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God's spirit is working among us every day in the Episcopal Diocese of Western Michigan, from the quiet orchards of Berrien County to the sandy shores of Petoskey and everywhere in between. Our members are eager to share the Light of Christ. Parishes and ministry groups in EDWM are welcome to submit items for this page. (Read news submission guidelines.) You may call us at (269) 381-2710 or click here to send us an e-mail. Important: To visit our online Calendar page, please click here now.

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Blue Arrow LeftBishop Hougland's Visitation Schedule
Blue Arrow LeftBishop Hougland Outlines Diocesan Vision

Blue Arrow LeftEpiscopal News Service
Blue Arrow LeftLeadership Boards
Blue Arrow LeftCycle of Prayer
Blue Arrow LeftClergy Openings in the EDWM

Blue Arrow LeftDomestic Mission Trips
Blue Arrow LeftDominican Mission Trips
Blue Arrow LeftEDWM Videos
Blue Arrow LeftSafeguarding God's Children Training

Blue Arrow LeftEDWM Videoconferencing User Guide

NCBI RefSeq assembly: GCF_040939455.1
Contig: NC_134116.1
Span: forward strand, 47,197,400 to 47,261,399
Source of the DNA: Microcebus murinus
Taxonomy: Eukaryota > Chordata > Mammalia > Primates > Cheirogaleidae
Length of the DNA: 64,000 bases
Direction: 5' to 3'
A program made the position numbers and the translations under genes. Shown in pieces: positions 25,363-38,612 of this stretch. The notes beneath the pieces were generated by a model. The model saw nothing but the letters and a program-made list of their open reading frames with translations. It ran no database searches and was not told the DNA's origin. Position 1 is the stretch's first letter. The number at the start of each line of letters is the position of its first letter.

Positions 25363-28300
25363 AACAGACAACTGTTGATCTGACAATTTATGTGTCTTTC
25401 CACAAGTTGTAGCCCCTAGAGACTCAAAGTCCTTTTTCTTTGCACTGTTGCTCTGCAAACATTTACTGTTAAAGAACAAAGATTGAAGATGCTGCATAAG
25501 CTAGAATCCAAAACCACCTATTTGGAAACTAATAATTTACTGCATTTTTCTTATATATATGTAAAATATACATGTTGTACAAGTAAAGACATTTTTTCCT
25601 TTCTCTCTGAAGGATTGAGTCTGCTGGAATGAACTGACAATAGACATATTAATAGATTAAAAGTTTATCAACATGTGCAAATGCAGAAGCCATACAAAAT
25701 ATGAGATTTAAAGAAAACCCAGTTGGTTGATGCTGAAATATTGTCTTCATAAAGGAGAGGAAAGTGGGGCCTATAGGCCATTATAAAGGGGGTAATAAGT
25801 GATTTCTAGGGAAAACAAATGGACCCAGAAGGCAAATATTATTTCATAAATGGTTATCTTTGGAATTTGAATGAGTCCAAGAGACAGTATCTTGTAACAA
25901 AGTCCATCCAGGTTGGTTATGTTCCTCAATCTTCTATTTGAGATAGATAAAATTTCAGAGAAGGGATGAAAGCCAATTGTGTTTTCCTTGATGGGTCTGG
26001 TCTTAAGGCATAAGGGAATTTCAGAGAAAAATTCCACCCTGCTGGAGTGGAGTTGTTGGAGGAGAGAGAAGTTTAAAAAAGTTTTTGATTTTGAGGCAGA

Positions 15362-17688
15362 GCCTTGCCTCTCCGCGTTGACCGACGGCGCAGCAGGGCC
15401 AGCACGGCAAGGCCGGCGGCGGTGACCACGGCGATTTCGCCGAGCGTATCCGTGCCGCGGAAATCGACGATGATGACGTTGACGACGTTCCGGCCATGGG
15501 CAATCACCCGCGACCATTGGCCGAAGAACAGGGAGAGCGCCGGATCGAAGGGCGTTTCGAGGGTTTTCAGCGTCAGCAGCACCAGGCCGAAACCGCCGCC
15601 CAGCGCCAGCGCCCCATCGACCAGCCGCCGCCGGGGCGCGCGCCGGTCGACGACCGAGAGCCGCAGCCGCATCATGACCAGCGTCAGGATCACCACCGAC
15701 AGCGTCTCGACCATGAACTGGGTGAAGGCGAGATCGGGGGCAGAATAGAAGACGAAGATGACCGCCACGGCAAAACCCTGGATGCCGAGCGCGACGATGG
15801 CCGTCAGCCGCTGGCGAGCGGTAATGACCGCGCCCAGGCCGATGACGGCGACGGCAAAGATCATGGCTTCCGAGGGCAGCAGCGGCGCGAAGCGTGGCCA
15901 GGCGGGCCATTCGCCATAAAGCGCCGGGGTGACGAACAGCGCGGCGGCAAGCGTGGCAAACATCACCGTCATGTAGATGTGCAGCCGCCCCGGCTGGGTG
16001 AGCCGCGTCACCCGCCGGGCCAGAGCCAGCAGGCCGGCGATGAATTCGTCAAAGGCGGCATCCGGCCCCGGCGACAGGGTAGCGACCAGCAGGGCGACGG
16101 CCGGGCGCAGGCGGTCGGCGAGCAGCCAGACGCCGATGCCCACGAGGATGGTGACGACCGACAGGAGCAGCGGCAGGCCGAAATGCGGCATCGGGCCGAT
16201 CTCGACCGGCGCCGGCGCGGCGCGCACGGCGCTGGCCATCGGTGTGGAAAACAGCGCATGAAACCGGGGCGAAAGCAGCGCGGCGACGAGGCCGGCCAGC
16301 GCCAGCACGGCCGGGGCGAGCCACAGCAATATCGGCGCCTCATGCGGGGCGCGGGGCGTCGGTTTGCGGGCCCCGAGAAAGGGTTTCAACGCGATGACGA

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Recent Diocesan eNews -
"The EDWM Communicator"

Blue Arrow LeftCommunicator – September 9
Blue Arrow LeftCommunicator – August 26
Blue Arrow LeftCommunicator – August 12
Blue Arrow LeftCommunicator – July 22
Blue Arrow LeftCommunicator – June 30
Blue Arrow LeftCommunicator – June 10
Blue Arrow LeftCommunicator – May 19
Blue Arrow LeftCommunicator – May 6
Blue Arrow LeftCommunicator – April 14
Blue Arrow LeftCommunicator – March 27
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Communicator – March 11
Blue Arrow LeftCommunicator – Feb 4
Blue Arrow LeftCommunicator – Jan. 22

How to Get On Our Calendar or Submit News to the EDWM Communicator:

Do you have an upcoming event you'd like to see featured on this web page? Is your local parish or organization planning something special in the coming weeks?

If so, please click here now to read our "Guidelines for Submissions to the EDWM Communicator" (PDF). Then e-mail your notice to the Diocesan Communications team at least two weeks in advance - click here now. Or call the Diocesan office at (269) 381-2710.

ECW Outreach Booklet Update

Episcopal Church Women is collecting entries for the updated ECW Outreach Booklet, which hasn't been updated since 2008.

New booklets will be printed this fall and distributed to the attendees and delegates of the 142nd EDWM Convention in Battle Creek, MI November 4-5, 2016.